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 Post subject: Re: Pop Eye
PostPosted: Oct 9th, '20, 10:55 
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Thanks Scotty.

I ordered some Calcium Carbonate and Potassium bicarbonate.
Ok, so I took 5 gallons of water, and added a tablespoon, mixed thoroughly, and tested the PH again. It still tested at 6. I added another tablespoon, and it rose to 6.4. I checked it about 2 hours later and it was still 6.4

So, does this seem correct?

2 tbsp calcium bicarbonate/ 5 gallons system water

425gallons total system volume/5 gallons =85

85x2 tablespoons= 170 tablespoons

then, I converted tablespoons to cups with an online calculator, which gave me 10.625 cups.

I don't have nearly that much calcium bicarb. I ordered a pound of each. I don't know if one would be stronger than the other though.

I've never used calcium hydroxide to buffer the system, though I have considered it, as it is probably cheaper.

I did use both calcium carbonate and potassium carbonate earlier in the system's journey, though I never needed 10 cups. I alternated between the two. Would it be okay to use both at the same time, or would I risk some kind of nutrient lockout?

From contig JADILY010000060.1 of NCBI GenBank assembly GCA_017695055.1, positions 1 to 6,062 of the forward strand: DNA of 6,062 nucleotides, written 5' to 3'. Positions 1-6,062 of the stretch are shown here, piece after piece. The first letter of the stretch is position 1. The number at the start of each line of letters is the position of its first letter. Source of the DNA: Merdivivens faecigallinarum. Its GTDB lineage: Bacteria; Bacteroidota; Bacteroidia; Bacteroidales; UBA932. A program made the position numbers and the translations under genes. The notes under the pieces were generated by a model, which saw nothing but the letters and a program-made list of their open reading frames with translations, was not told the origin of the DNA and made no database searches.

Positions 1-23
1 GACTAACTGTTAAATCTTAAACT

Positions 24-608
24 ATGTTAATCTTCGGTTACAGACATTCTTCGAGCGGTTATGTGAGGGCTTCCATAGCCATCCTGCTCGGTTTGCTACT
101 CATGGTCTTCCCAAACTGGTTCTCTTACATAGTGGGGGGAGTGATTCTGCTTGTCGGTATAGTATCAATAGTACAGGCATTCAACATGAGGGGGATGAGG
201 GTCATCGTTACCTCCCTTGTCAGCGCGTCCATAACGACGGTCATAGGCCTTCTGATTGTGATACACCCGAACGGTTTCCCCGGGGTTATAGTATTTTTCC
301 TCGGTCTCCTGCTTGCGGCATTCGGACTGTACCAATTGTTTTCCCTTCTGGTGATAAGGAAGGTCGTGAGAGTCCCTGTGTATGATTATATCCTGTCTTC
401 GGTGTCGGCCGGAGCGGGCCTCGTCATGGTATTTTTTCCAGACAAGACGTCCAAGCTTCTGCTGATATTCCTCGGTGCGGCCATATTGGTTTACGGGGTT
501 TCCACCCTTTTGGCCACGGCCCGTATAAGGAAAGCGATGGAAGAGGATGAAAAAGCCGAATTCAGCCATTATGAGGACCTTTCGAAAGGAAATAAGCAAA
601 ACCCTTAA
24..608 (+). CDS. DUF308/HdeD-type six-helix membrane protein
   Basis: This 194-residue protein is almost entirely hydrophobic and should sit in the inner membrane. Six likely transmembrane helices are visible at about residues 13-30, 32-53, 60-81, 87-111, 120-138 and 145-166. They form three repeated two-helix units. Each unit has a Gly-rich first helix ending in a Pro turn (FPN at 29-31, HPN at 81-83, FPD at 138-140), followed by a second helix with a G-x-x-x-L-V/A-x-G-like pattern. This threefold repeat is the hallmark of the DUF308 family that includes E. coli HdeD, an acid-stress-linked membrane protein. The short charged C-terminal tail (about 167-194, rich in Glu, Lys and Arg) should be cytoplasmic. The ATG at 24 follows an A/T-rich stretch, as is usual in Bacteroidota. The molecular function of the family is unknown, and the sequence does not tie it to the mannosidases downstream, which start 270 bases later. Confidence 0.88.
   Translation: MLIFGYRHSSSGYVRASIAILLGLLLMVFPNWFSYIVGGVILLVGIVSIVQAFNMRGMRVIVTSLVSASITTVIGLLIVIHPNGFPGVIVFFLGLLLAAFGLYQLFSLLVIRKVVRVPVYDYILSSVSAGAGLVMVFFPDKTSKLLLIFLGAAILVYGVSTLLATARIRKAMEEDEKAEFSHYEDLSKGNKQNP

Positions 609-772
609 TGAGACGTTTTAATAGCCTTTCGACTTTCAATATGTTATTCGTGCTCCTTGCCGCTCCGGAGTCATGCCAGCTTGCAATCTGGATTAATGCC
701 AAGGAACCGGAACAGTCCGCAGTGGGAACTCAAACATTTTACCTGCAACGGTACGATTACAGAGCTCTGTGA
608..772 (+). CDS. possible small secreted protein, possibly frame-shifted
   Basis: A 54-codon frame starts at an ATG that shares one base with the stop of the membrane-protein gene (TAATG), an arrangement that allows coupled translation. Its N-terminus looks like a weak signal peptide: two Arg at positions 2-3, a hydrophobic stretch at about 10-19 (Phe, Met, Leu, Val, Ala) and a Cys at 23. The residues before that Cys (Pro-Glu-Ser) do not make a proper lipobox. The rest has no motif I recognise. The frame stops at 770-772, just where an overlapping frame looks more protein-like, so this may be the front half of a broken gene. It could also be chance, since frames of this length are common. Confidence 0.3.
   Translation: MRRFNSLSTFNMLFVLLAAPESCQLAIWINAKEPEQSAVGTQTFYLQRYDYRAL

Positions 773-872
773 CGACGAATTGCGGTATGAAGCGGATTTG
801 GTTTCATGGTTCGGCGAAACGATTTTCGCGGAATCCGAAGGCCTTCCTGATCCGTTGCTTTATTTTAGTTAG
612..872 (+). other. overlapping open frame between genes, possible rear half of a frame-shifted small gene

But 10 cups might be necessary now that the system is more mature. :dontknow: It still seems like a lot to me, but maybe it is needed.

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 Post subject: Re: Pop Eye
PostPosted: Oct 9th, '20, 10:58 
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I forgot about the ammonia, it took a few days, but it got down to .25, and it had held at .25 a few months ago. I really need to get the rest of the other system running so I can transfer the bulk of the fish to it.

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 Post subject: Re: Pop Eye
PostPosted: Oct 10th, '20, 08:36 
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Hmm, well I usually work in grams but your calculations seem correct to me . Was it calcium bicarbonate or potassium bicarbonate - your order seems like it mentions one thing and the calculations mention another - make sure you know what you used. Obviously you want to take the adjustment slowly when you start doing it as mentioned before. I'd start with potassium bicarbonate (assuming that's what it is you tested)...